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Perhaps a non-Qantas/other Australian airline crewmember could advise which alternate would have been carried for Sydney given the forecast used by the QF108 on the 12th - before any mention of fog.
In particular it would be interesting to know if other A380 operators carry something other than Melbourne or Brisbane when Sydney is the destination.

A conversation some years ago with a friend at another major (Asian) airline suggested to me that they carry Williamtown or Richmond for Sydney and Avalon for Melbourne.

Personally I've never found the Qantas fuel policy has been deficient primarily because any discretionary fuel that I choose to add is rarely, if ever, questioned; something that was not the case for my friend mentioned above.

Last edited by C441; 13th May 2013 at 00:39.
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Old 13th May 2013, 00:38
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Tidbinbilla feel free to change the thread title I can't figure out how to do it quickly.
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Old 13th May 2013, 01:24
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Shouldn't the question be 'when are the Aussies going to pull their finger out and get some good airport infrastructure like say a CATIII approach at major international airports?

I believe Qantas fuel policy is in line with CASA regs so perhaps also ask, when will CASA bring itself into line with the rest of the developed world...
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Old 13th May 2013, 03:33
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any discretionary fuel that I choose to add is rarely, if ever, questioned
I've never been questioned, even when I landed in JFK with 42 tonnes.

Shouldn't the question be 'when are the Aussies going to pull their finger out and get some good airport infrastructure like say a CATIII approach at major international airports?
I agree 100%!

Last edited by Offchocks; 13th May 2013 at 03:38.
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Old 13th May 2013, 04:35
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For an inbound flight for SYD we carry either CB, BN or ML as ALTN, depending on actual forecast when the FPL is prepared (15-18 hrs before ETA), and Captains decision. Our FPL's always tell us the fuel required for at least 3-4 ALTN's, to facilitate fuel decisions by the crew. Also due to coming in from the NW monitoring would enable numerous Tech Stops on the way , even once in the Australian FIR (think DN, AS, AD or BN/CS depending on inbound routing) We have a 'commitment to destination' enabler in our OM-A, however you couldn't use it for a Cat 1 airport with FG!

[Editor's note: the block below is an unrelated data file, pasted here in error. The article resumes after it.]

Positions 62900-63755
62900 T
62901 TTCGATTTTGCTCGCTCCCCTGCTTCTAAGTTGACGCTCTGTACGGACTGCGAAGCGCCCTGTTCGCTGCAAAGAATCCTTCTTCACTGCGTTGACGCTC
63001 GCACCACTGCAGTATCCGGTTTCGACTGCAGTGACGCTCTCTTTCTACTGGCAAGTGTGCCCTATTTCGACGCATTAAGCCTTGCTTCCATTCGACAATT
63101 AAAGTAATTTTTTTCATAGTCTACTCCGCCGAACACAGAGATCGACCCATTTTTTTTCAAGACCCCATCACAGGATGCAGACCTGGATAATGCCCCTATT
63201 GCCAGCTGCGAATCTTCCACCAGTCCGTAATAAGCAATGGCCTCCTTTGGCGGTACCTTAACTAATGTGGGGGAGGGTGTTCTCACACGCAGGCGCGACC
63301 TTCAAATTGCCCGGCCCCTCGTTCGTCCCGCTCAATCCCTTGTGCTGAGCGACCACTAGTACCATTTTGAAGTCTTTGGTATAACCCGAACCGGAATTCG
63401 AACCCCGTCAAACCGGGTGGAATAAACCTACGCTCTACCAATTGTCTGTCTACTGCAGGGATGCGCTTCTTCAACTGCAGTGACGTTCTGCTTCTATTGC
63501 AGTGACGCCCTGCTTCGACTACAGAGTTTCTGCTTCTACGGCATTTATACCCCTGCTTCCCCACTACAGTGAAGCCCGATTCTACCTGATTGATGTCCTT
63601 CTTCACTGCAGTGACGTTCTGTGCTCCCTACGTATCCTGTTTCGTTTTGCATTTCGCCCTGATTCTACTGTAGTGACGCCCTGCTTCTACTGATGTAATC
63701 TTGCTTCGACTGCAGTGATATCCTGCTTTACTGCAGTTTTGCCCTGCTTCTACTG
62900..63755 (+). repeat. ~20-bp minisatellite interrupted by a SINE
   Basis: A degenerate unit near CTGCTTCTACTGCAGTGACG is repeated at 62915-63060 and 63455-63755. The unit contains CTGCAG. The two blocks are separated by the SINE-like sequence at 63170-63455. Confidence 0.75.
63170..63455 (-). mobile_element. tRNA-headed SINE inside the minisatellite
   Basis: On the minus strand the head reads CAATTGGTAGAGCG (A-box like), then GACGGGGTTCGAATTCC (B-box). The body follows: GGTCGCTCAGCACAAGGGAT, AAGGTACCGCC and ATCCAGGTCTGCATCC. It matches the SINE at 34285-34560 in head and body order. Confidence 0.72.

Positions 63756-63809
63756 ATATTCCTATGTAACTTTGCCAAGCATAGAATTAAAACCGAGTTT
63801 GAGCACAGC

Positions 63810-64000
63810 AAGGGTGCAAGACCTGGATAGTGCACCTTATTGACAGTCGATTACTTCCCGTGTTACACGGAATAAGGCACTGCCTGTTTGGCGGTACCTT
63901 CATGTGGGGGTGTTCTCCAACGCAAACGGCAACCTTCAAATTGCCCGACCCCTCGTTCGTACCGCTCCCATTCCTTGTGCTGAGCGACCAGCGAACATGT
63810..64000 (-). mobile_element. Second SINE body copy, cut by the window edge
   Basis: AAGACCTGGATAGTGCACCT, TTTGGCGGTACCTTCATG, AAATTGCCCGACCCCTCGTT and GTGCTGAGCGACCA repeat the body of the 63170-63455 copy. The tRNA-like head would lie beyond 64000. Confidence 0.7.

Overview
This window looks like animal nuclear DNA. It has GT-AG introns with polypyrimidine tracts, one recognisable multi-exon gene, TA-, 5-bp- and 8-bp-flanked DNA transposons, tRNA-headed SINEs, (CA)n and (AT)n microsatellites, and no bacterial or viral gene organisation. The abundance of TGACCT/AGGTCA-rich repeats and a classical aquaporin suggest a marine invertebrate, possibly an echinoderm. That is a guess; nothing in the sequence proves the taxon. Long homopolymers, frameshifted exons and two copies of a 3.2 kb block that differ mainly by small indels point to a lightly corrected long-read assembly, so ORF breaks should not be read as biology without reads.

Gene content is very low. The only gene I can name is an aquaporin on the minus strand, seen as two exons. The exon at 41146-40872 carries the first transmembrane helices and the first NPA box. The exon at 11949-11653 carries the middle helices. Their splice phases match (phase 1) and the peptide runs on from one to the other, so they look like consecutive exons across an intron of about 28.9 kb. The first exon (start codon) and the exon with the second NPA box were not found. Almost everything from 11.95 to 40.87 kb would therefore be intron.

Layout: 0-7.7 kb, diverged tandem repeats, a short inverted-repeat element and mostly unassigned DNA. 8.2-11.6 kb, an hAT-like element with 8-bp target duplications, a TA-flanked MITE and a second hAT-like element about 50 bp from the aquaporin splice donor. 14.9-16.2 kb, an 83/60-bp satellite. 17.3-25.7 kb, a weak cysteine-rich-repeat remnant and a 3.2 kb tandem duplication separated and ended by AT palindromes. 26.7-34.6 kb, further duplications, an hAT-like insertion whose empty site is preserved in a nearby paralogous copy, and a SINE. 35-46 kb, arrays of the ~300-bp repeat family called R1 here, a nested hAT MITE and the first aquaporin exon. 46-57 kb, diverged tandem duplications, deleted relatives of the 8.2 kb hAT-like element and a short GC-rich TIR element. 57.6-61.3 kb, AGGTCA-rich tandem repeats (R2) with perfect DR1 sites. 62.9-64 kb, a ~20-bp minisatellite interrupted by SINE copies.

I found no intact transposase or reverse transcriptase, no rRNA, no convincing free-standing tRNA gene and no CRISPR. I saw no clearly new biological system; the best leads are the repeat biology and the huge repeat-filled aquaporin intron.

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Old 13th May 2013, 06:57
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Just to back up C to L's comment, I just had a look at the actual plan for an inbound into to SYD that was scheduled to arrive during the forecast period (no idea if it was affected or not)
Trip fuel + 20 mins contingency + BNE as an alternate + additional KG + FRSV.
The policy of arriving at semi-isolated airports with no alternate is at best questionable IMHO, how does QF operate going into the US or LHR? surely they must be required to have an alternate?
Just wondering...

Last edited by haughtney1; 13th May 2013 at 06:59.
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Old 13th May 2013, 07:34
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Ollie Onion - that IS exactly the point.

QF comply with CASA regs regarding carriage of fuel, if they get caught out occaisionly because of poor forecasting or unexpected weather, they revert to common sense and use what's available to carry out a safe arrival.
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Old 13th May 2013, 08:23
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haughtney1: how does QF operate going into the US or LHR? surely they must be required to have an alternate?
As far as I can gather, before an airline is allowed to operate into a country on a regular basis, most country's aviation authorities scrutinize the airline's operation including the fuel policy in use. So having operated to the US and UK for 50+ years, does QF need an alternate operating into LAX, JFK or LHR ....... not if it complies with its own fuel policy which is also approved by CASA.

Note that the airports mentioned all have close airfields which can be used as alternates, we don't have that luxury in Australia with PER being the most obvious example.

Last edited by Offchocks; 13th May 2013 at 08:27.
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Old 13th May 2013, 09:26
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I don't believe any other airline in the world flies for 14+ hours without an alternate.
When you take off with 150T of fuel, there a plenty of alternates.

Its usually only the last 30 mins you don't have one